Finding Balance In Blended Families

Even though plenty of Americans swear off the institution of marriage after divorce, about 70% of people who divorce eventually go on to remarry (rates are highest for those over age 55, according to the Pew Research Center) and 60% of widows and widowers marry again. It can be blissful for two people to find love again, but it can be challenging for the 40% of married couples with children who have stepfamilies. Blended families, extended families, bonus children, there are so many ways to describe the new union of existing families, and just as many ways for those new groups to find success. Being honest about anticipating the fears, anxieties, and challenges of coparenting, and finding ways to communicate early on can strengthen existing relationships and create a strong foundation for building new ones.
The American Academy of Child and Adolescent Psychiatry (AACAP) estimates it takes 1-2 years to successfully blend a family in their article on Stepfamily Problems, while some experts caution it can take years longer. The AACAP suggest focusing on these key areas when bringing step-parents, step-grandparents, and step-siblings together:
  • Acknowledge differences, personal and family losses, and changes
  • Develop new skills in making decisions as a family
  • Foster and strengthen new relationships between: parents, stepparent and stepchild, and stepsiblings
  • Support one another; and
  • Maintain and nurture original parent-child relationships.
Preparing to Parent and Coparent
Fathers may have a different approach than mothers, and couples who are compatible in love may not automatically be on the same page when it comes to household rules, discipline, communication, and future plans. Counseling with a therapist who has plenty of experience working with adoptive parents and blended families can be a great way to check in and learn how to communicate, manage expectations, and create a common language for speaking up when problems arise. 
Some couples choose a leader/backup approach where each parent takes the primary responsibility for parenting their own children and a supportive role in parenting their stepchildren. Sometimes called Nacho Kids Parenting, as in “these are not your children”, it allows relationships to develop over time and avoids disagreements when one parent has a more or less permissive style. Check out the Nacho Kids podcast to learn more and try these tips from Lifeologie Counseling family therapists:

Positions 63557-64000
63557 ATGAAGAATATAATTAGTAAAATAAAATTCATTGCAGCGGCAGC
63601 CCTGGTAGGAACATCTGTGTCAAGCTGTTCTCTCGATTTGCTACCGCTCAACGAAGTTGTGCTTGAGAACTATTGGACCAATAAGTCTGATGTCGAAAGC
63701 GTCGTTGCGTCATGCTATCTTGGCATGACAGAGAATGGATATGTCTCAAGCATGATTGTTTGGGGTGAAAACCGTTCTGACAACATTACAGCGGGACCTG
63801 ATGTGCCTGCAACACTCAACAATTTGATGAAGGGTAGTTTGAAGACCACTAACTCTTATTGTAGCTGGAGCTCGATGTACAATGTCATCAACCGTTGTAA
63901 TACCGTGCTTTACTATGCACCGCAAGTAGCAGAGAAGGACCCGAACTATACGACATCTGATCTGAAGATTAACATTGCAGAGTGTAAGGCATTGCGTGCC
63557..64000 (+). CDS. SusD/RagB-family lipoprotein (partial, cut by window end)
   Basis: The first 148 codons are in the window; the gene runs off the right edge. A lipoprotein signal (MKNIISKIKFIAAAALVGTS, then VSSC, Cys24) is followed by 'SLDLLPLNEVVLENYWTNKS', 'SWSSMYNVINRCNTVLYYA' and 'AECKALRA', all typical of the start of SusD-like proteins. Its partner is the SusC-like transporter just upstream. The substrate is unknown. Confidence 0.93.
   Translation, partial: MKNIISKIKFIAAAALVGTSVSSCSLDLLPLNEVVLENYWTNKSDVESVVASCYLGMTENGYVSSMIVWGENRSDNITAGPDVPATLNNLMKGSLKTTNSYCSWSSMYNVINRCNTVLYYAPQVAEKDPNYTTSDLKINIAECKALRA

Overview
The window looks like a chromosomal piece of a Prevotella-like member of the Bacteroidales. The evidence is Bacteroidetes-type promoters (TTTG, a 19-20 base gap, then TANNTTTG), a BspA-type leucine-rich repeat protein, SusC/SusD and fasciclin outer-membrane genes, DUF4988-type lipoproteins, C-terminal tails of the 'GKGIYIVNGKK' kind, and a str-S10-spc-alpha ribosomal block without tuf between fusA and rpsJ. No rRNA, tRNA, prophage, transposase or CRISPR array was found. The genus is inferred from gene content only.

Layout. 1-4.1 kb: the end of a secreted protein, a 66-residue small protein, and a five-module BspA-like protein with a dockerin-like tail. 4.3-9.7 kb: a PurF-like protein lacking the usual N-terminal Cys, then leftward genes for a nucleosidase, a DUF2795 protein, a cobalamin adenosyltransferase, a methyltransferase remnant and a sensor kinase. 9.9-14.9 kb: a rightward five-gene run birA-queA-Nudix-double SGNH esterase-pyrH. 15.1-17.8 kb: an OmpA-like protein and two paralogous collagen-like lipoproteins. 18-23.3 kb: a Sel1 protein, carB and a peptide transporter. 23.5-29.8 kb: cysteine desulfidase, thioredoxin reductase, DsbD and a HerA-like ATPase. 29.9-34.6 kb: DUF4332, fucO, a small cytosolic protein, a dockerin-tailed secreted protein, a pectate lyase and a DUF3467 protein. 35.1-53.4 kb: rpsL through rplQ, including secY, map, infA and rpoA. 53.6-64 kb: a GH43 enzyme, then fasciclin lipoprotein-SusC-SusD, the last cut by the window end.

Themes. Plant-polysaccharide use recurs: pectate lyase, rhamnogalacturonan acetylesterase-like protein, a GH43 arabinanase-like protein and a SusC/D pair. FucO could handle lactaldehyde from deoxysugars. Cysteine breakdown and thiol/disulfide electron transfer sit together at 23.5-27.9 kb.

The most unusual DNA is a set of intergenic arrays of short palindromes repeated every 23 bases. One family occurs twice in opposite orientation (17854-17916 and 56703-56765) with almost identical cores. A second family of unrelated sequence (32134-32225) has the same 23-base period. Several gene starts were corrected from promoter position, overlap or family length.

• Grant your stepchildren grace and space to express their feelings
  • Let each biological parent take the lead in rule-setting.
  • Avoid negative interactions and disengage when conflict arises.
  • Cultivate an authentic bond with your stepchildren by supporting them and participating in activities that interest them.
Remember Why You Began
A strong marriage is an excellent base for a strong family. Even though one parent may take the lead regarding rules and discipline, couples still need to share a united front that models love and respect even when parties disagree. If you’d like to learn some parenting or conflict resolution tools, meet our therapists who specialize in working with adoptive, blended, and stepfamilies and find out which Lifeologie Counselor is right for you.

About Lifeologie

Lifeologie Counseling was founded in 2000 with one goal in mind — to bring a fresh, innovative approach to the everyday problems of life. Creative solutions to stuck problems®. With our unique multi-specialty, collaborative approach, Lifeologie Counseling helps individuals and families heal their wounds and break out of old, unhealthy patterns.